It is interesting to look at the history of precious metals as a means of exchange. In the modern period, to my knowledge only silver and even rarer metals (gold, and to a much lesser extent platinum group metals) have backed money or even been directly fabricated into money as coinage.

These metals cannot be created or destroyed*, only extracted from the earth and lost to it again, and are rare enough that a portable quantity of material can represent a significant amount of wealth. They also have industrial uses which places a backstop behind their value much more robust than that of paper notes.

At the same time, it is not MERELY permanence, rarity, and industrial utility that causes survivalists and investors alike to seek them during periods of economic uncertainty. Were that so, cries to go on the tellurium standard or the bismuth standard (or stockpile selenium or mercury for the upcoming post-zombie/Peak Oil/2012 apocalypse) would be as common as those for returning to precious metal standards. Mercury is rarer than silver, just as corrosion resistant, and shiny and heavy. So why has it never backed money and why does it currently trade at less than 5% of silver's price?

It seems to come down to tradition. Gold and silver have played a big role in monetary systems before so people seeking stability or a return to the past return to the same metals. Nothing is inherently valuable, but gold and silver retain value better than most things because of a collective expectation or self-fulfilling prophecy that they will**.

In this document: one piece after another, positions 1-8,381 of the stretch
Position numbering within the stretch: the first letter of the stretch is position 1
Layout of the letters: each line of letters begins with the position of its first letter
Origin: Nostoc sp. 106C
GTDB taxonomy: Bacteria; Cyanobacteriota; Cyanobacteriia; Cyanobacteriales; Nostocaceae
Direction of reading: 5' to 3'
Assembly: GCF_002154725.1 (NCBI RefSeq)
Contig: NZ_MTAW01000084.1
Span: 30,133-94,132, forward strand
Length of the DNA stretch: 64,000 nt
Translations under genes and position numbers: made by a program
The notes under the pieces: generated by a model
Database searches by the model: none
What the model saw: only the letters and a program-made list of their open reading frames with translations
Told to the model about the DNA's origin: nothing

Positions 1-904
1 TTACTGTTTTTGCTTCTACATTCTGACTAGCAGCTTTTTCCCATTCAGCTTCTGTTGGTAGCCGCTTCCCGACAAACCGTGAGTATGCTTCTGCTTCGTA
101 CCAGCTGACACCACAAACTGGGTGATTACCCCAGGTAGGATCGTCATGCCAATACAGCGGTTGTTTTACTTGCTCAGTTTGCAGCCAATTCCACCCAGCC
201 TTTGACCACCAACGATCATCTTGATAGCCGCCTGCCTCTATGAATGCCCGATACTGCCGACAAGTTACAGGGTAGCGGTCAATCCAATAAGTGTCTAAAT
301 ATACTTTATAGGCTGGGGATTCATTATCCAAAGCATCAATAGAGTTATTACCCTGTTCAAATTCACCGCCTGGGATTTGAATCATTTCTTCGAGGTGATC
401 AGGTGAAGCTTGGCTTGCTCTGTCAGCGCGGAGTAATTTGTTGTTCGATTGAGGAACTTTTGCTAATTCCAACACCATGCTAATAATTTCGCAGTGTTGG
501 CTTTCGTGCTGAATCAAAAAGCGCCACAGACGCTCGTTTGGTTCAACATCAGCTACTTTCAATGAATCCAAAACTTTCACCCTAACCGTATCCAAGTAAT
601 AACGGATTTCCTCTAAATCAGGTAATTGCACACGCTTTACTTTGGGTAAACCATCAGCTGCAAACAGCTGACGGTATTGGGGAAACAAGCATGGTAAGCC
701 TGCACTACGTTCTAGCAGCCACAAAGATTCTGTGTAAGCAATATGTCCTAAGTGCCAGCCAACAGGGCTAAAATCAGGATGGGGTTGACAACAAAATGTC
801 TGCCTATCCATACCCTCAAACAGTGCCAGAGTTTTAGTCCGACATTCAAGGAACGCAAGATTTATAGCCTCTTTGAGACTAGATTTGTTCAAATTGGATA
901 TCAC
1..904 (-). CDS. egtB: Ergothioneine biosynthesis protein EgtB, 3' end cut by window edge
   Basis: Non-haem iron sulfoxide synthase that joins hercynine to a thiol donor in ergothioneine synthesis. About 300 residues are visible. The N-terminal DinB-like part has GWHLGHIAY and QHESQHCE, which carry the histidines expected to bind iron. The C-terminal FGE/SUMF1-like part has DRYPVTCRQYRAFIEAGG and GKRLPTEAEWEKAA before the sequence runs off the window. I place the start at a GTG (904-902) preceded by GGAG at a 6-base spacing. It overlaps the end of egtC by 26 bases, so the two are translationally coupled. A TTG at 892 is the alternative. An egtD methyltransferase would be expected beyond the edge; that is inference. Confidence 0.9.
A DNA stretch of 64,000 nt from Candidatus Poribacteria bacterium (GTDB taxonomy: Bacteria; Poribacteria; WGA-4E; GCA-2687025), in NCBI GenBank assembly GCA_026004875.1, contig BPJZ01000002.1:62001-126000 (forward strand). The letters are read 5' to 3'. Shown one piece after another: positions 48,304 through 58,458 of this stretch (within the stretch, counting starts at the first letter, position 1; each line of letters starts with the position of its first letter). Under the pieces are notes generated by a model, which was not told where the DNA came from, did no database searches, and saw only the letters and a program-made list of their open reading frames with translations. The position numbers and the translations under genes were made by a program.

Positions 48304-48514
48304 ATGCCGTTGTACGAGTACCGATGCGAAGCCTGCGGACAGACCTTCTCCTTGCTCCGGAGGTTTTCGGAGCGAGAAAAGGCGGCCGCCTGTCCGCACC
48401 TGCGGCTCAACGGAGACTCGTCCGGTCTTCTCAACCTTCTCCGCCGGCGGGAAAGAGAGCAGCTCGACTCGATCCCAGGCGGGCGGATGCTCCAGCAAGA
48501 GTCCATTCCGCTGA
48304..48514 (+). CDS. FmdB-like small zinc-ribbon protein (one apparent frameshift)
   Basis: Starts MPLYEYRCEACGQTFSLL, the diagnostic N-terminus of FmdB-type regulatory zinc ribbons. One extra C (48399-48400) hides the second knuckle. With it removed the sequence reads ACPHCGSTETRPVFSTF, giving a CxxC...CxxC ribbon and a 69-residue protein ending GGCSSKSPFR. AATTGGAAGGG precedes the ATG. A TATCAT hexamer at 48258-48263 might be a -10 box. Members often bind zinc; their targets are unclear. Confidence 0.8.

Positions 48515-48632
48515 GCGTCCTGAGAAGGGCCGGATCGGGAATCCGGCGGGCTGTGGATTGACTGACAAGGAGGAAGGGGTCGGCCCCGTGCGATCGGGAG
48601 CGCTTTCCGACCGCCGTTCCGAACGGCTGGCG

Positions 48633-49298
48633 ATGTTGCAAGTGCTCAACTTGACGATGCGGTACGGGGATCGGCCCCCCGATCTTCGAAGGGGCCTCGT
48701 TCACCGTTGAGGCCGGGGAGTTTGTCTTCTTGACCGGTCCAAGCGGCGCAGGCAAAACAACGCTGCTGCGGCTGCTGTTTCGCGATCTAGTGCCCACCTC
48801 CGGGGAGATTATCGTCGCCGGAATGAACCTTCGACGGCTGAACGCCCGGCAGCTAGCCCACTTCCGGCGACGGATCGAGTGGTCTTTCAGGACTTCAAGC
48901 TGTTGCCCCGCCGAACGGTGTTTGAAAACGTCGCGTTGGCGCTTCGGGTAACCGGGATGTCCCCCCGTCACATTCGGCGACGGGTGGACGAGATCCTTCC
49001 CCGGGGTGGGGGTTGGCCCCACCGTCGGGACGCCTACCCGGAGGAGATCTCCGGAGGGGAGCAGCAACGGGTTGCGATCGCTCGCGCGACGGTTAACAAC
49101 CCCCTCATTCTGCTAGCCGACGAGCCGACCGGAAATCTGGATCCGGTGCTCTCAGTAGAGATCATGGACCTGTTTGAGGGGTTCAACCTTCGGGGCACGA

Where does this leave bitcoins? They don't have any alternative value in manufacturing electronics, chemicals, or jewelry. They don't have any tradition backing them either. Their strength is only as great as the traditions or collective expectation that grows up around them. Right now the future is very much in flux, but I'd prefer a future in which they're a viable medium of exchange. So I have made an inexpensive investment to learn about them and participate in the computing system that underlies them. Tradition has to start somewhere... and one day it might really pay off.

*Save by nuclear transmutation, which is so expensive that it runs no risk of materially affecting metal stockpiles.
**Well, sort of. The price floor is well established, ceiling is more dubious; they're still vulnerable to bubbles.
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July 17, 2010, 03:33:38 AM
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Nice posts, guys.

I think that Bitcoin has already passed the first test; thousands have already been traded on the exchanges! That surely shows that it has the potential.

Want to thank me for this post? Donate here! Flip your coins over to: 13Cq8AmdrqewatRxEyU2xNuMvegbaLCvEe  Smiley
ichi
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July 17, 2010, 01:59:36 PM
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I invite comment on my recent post Proof-of-work difficulty increasing thread.  Thanks.
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July 17, 2010, 02:05:09 PM
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I invite comment on my recent post:

Probably better to discuss it here.
Here is what you posted:

I value Bitcoin as an anonymous digital currency.  Although I'm not expecting to get rich, I'd like the ability to continuously generate enough Bitcoin to purchase desired services.

Is there any expectation that economic value per khash/sec (or client) per day will be at least somewhat stable?  Difficulty just increased 300%, and USD/Bitcoin just increased about 500% (although that may turn out to be a spike).  I do get that there's no necessary relationship.  However, perhaps there's an economic basis for one (however approximate it might be).

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July 21, 2010, 02:06:48 AM
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I invite comment on my recent post:

Probably better to discuss it here.
Here is what you posted:

I value Bitcoin as an anonymous digital currency.  Although I'm not expecting to get rich, I'd like the ability to continuously generate enough Bitcoin to purchase desired services.